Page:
Baseball lockout ends, players union lauds ‘significant progress’

The 99-day player lockout, imposed by Major League Baseball, came to an end March 10. The eight-member executive subcommittee together with player representatives from 30 MLB teams voted 26 to 12 in favor of accepting the latest agreement negotiated between the Major League Baseball Players Association and the team owners.

“Our union endured the second-longest work stoppage in its history to achieve significant progress in key areas that will improve not just current players’ rights and benefits, but those of generations to come,” said MLBPA Executive Director Tony Clark. “Players remained engaged and unified from beginning to end, and in the process reenergized our fraternity.” (

In 1970 Curt Flood, pictured, sued Major League Baseball to end the “reserve clause,” by which teams forced players to play for them and not a team of the players’ choosing. Flood, with support of the players’ union, lost his case in the U.S. Supreme Court, but the union eventually won the right to free agency

A key gain was raising the minimum salary. This affects newer, younger players the most; 60% of the approximately 1,200 players represented by the MLBPA are at the bottom of the pay scale. Their average career length is about four years, with salary increases typically starting in their third year of playing.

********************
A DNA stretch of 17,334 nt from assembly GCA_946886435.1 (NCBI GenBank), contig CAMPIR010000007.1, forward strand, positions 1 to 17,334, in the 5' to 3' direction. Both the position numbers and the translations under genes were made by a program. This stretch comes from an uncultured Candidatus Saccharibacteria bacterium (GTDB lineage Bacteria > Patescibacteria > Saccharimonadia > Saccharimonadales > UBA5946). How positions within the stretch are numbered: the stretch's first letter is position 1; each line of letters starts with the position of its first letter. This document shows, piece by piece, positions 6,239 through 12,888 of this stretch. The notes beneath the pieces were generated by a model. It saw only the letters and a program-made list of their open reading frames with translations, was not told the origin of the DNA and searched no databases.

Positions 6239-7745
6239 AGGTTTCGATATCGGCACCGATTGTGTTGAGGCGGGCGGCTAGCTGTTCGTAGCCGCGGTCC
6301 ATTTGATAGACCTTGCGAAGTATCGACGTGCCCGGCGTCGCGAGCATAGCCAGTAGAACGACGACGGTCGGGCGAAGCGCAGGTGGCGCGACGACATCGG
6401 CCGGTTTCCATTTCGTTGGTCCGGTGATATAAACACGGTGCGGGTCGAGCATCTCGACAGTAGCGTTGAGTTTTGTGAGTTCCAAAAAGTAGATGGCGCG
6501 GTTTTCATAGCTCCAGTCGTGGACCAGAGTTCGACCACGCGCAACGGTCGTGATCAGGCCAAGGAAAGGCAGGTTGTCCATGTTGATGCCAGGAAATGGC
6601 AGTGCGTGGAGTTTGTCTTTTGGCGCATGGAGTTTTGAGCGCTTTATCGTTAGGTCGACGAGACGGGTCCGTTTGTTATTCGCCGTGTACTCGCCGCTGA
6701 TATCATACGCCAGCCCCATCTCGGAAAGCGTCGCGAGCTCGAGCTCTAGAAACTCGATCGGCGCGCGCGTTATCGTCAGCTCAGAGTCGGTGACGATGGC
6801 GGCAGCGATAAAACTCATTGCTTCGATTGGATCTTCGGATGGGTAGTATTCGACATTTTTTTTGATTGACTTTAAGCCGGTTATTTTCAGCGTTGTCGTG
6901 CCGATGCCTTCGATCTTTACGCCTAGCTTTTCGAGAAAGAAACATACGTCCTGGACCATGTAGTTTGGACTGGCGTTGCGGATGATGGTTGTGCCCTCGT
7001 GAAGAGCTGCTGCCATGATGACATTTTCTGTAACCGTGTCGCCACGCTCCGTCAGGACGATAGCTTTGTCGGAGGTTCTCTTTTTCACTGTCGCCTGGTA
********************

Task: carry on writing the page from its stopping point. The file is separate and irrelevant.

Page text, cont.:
The owners were demanding an increased playoff season, involving 14 teams as opposed to the current 10. The new contract only raises the number to 12.

Other clauses in the contract begin to close the gap between relatively stagnant player compensation and team earnings, which have risen enormously since the last collective bargaining agreement was signed in 2016. Nevertheless, the executive subcommittee voted unanimously to reject the tentative contract. The eight members, joined by four player representatives, reportedly believed the CBA did not go far enough in assuring players an equitable share of the value they generate for team bosses.

Clark had previously termed the lockout strategy “the ultimate economic weapon.” The struggle between MLB and the players demonstrates why every worker needs a union. 

Efforts by professional baseball players to unionize go back to 1885. When the MLBPA signed its first contract in 1968, players had not had a salary increase in 20 years. The union’s first executive director, the late Marvin Miller — who helped win the players a 42% pay increase — was inducted into the Baseball Hall of Fame last year.

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